Managing Strategic Contradictions: A Top Management Team Model for Simultaneously Exploring and Exploiting

  • Wendy K. Smith
  • Michael L. Tushman


Sustained organisational performance depends on top management teams effectively exploring and exploiting. These strategic agendas are, however, associated with contradictory organisational architectures. Using the literature on paradox, contradictions and conflict, we develop a model of managing strategic contradictions that is associated with paradoxical cognition—senior leaders and/or their teams a) articulating a paradoxical frame, b) differentiating between the strategy and architecture for the existing product and those for innovation, and c) integrating between those strategies and architectures. We further argue that the locus of paradox in top management teams resides either with the senior leader or with the entire team. We identify a set of top management team conditions that facilitate a team’s ability to engage in paradoxical cognitive processes.


Strategic Management Journal Task Interdependence Exploratory Innovation Exploitative Innovation Strategic Agenda 
These keywords were added by machine and not by the authors. This process is experimental and the keywords may be updated as the learning algorithm improves.


Unable to display preview. Download preview PDF.

Unable to display preview. Download preview PDF.


  1. Adner, R. and Helfat, C. (2002) Corporate effects and dynamic managerial capabilities. Strategic Management Journal, 24 (10): 1011–25.CrossRefGoogle Scholar
  2. Aldrich, H. (1999) Organizations Evolving. Thousand Oaks, CA: Sage.Google Scholar
  3. Amabile, T.M. (1996) Creativity in Context. Boulder, Co: Westview Press.Google Scholar
  4. Ancona, D.G. and Nadler, D.A. (1989) Top hats and executive tales: Designing the senior team. Sloan Management Review, 31 (1): 19–28.Google Scholar
  5. Bantel, K.A. and Jackson, S. E. (1989) Top management and innovations in banking: Does the composition of the top team make a difference. Strategic Management Journal, 10: 107–24.CrossRefGoogle Scholar
  6. Barnard, C. (1968) The Functions of the Executive (2nd edition). Cambridge: Harvard University Press.Google Scholar
  7. Bunderson, J.S. (2003) Team member functional background and involvement in management teams: Direct effects and the moderating role of power centralization. Academic Management Journal, 46 (4): 458–74.CrossRefGoogle Scholar
  8. Bunderson, J.S. and Sutcliffe, K.M. (2002) Why some teams emphasize learning more than others: Evidence from business unit management teams. In H. Sondak (ed.), Toward Phenomenology of Groups and Group Membership (Vol. 4, pp. 49–84). Oxford: Elsevier Science.CrossRefGoogle Scholar
  9. Bunderson, J.S. and Sutcliffe, K.M. (2003) Management team learning orientation and business unit performance. Journal of Applied Psychology, 88 (3): 552–60.CrossRefGoogle Scholar
  10. Cameron, K. and Quinn, R. (1988) Organizational paradox and transformation. In R. Quinn and K. Cameron (eds), Paradox and Transformation (pp. 1–18). Cambridge, MA: Ballinger.Google Scholar
  11. Chandler, A.D. (1962) Strategy and Structure: Chapters in the History of the Industrial Enterprise. Cambridge: MIT Press.Google Scholar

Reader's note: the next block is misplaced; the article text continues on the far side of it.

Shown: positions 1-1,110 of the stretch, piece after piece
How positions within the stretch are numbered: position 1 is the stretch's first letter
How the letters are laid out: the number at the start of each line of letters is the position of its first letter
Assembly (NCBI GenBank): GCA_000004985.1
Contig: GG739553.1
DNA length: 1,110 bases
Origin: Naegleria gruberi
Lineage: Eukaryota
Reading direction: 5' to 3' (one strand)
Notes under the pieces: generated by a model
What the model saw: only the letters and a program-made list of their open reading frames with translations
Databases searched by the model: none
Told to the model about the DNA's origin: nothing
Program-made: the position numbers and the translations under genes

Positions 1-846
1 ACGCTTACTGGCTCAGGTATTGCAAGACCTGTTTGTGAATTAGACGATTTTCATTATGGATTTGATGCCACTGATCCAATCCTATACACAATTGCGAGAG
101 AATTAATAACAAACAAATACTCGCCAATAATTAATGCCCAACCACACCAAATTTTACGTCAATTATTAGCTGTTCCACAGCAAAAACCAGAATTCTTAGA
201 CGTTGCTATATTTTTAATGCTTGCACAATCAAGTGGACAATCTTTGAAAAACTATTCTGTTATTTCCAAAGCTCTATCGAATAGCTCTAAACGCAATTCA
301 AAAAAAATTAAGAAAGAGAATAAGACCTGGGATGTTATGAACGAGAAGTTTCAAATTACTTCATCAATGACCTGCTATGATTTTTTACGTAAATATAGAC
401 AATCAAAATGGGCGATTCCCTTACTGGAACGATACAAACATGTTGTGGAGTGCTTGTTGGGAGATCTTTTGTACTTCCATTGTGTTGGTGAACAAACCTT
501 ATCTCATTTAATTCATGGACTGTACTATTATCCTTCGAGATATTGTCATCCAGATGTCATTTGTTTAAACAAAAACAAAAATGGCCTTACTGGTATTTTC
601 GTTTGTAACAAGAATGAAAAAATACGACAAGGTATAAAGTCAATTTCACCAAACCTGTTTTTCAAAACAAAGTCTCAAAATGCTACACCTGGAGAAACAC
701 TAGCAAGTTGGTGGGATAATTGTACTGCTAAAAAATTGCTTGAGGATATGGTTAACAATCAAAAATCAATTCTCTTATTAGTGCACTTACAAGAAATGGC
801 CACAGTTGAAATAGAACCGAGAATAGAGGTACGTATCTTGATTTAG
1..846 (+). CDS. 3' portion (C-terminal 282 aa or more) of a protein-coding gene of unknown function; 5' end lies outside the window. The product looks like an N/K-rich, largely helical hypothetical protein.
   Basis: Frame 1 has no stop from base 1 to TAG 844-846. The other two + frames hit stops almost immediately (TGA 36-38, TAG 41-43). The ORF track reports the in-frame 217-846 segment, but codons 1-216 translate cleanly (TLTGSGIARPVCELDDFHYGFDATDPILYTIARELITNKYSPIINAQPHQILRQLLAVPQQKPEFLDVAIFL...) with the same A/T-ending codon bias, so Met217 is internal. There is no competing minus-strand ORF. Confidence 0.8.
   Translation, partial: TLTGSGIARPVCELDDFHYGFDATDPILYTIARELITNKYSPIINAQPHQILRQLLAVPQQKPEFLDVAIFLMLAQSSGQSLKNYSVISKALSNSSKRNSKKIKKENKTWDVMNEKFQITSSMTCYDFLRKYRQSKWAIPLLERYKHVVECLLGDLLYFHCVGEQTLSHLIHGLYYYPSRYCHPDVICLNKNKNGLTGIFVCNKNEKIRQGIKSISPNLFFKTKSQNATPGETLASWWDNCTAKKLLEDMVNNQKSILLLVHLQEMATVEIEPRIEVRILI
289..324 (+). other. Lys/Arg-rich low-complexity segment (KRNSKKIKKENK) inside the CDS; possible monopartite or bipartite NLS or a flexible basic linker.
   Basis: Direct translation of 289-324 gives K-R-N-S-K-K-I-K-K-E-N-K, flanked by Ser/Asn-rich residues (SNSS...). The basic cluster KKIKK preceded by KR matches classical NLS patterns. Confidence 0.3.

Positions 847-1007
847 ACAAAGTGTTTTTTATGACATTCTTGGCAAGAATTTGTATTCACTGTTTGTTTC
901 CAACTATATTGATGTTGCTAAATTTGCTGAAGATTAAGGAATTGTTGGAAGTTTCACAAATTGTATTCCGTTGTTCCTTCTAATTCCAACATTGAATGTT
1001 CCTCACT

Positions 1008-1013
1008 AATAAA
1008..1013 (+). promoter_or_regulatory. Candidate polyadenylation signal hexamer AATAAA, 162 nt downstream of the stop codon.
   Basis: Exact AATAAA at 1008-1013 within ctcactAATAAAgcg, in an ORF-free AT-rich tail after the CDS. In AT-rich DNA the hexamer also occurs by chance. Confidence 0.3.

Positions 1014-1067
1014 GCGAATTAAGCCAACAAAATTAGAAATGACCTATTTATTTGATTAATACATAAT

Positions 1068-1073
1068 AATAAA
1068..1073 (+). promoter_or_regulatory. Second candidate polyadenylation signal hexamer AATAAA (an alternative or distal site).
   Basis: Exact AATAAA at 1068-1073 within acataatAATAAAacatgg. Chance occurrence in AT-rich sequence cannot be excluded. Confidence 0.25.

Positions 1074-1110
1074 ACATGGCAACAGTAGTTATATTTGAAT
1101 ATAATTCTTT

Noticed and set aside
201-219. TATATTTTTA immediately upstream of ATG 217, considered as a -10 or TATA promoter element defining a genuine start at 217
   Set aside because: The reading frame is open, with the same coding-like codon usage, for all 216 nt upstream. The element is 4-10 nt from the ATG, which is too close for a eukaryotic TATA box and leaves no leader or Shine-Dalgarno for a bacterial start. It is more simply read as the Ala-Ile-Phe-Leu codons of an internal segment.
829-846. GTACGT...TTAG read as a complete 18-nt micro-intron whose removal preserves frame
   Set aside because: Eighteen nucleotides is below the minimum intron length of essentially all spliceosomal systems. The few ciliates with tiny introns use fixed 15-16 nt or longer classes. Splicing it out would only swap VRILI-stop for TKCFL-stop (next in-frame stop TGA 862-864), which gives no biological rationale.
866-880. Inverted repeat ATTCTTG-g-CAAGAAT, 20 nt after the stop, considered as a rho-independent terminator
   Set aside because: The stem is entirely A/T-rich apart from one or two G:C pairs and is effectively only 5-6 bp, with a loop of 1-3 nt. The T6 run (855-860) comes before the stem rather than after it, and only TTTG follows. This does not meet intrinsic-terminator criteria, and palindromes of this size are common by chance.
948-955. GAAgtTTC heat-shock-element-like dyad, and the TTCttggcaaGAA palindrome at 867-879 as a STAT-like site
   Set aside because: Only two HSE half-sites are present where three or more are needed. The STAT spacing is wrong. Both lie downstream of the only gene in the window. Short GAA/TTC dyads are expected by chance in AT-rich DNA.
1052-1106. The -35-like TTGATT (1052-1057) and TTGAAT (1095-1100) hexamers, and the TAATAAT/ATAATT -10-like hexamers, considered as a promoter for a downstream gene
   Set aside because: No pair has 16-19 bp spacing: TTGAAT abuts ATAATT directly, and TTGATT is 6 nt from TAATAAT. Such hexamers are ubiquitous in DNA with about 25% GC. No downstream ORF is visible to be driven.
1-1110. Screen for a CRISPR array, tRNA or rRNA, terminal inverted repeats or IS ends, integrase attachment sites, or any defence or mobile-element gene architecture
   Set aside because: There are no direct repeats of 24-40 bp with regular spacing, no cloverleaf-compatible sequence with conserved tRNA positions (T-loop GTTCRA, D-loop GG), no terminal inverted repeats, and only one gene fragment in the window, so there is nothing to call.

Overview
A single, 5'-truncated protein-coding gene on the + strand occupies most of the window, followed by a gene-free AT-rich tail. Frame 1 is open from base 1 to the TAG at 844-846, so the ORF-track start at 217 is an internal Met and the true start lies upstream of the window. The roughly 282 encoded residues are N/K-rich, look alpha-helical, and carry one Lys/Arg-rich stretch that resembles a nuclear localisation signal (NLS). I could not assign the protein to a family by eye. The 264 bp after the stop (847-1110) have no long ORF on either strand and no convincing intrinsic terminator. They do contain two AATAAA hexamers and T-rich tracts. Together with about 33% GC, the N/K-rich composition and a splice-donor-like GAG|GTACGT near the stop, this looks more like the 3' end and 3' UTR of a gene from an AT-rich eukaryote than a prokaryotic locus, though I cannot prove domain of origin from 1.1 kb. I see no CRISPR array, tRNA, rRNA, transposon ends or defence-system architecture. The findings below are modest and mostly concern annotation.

12. Collins, J. and Porras, J. (1997) Built to Last: Successful Habits of Visionary Companies. New York: Harper Business.Google Scholar
  13. Edmondson, A., Roberto, M.A. and Watkins, M.D. (2003) A dynamic model of top management team effectiveness: Managing unstructured task streams. Leadership Quarterly, 14 (3): 297–325.CrossRefGoogle Scholar
  14. Eisenhardt, K.M. and Zbaracki, MJ. (1992) Strategic decision making. Strategic Management Journal, 13: 17–37.CrossRefGoogle Scholar
  15. Festinger, L. (1957) A Theory of Cognitive Dissonance. Evanston, IL: Row Peterson.Google Scholar
  16. Finkelstein, S. and Hambrick, D. (1996) Strategic Leadership: Top Executives and Their Effects on Organizations. Minneapolis/St. Paul: West Publishing Company.Google Scholar
  17. Flynn, F. and Chatman, J. (2001) Strong cultures and innovation: Oxymoron and opportunity? In C. Cooper, S. Cartwright and C. Earley (eds), International Handbook of Organizational Culture and Climate (pp. 263–87). Chichester: J. Wiley.Google Scholar
  18. Ford, J. and Backoff, R. (1988) Organizational change in and out of dualities and paradox. In R. Quinn and K. Cameron (eds), Paradox and Transformation (pp. 81–121). Cambridge, MA: Ballinger Publishing Company.Google Scholar
  19. Frankel, V. (1960) Paradoxical intention. American Journal of Psychotherapy, 14.Google Scholar
  20. Gavetti, G. and Levinthal, D. (2000) Looking forward and looking backward: Cognitive and experiential search. Adminstrative Science Quarterly, 45: 113–37.CrossRefGoogle Scholar
  21. Hackman, J.R. (2002) Leading Teams: Setting the Stage for Great Performances. Boston, MA: Harvard Business School Press.Google Scholar
  22. Hambrick, D. (1994) Top management groups: A conceptual integration and reconsideration of the ‘team’ label. In B.M. Staw and L. Cummings (eds), Research in Organizational Behavior (pp. 171–214). Greenwich: JAI Press.Google Scholar
  23. He, Z.-L. and Wong, P.-K. (2004) Exploration vs. exploitation: An empirical test of the ambidexterity hypothesis. Organization Science, 15 (4): 481–94.CrossRefGoogle Scholar
  24. Heider, F. (1958) The Psychology of Interpersonal Relations. New York: Wiley.CrossRefGoogle Scholar
  25. Henderson, R. and Clark, K. (1991) Architectural innovation: The reconfiguration of existing product technologies and the failure of established firms. Adminstrative Science Quarterly, 35: 9–30.CrossRefGoogle Scholar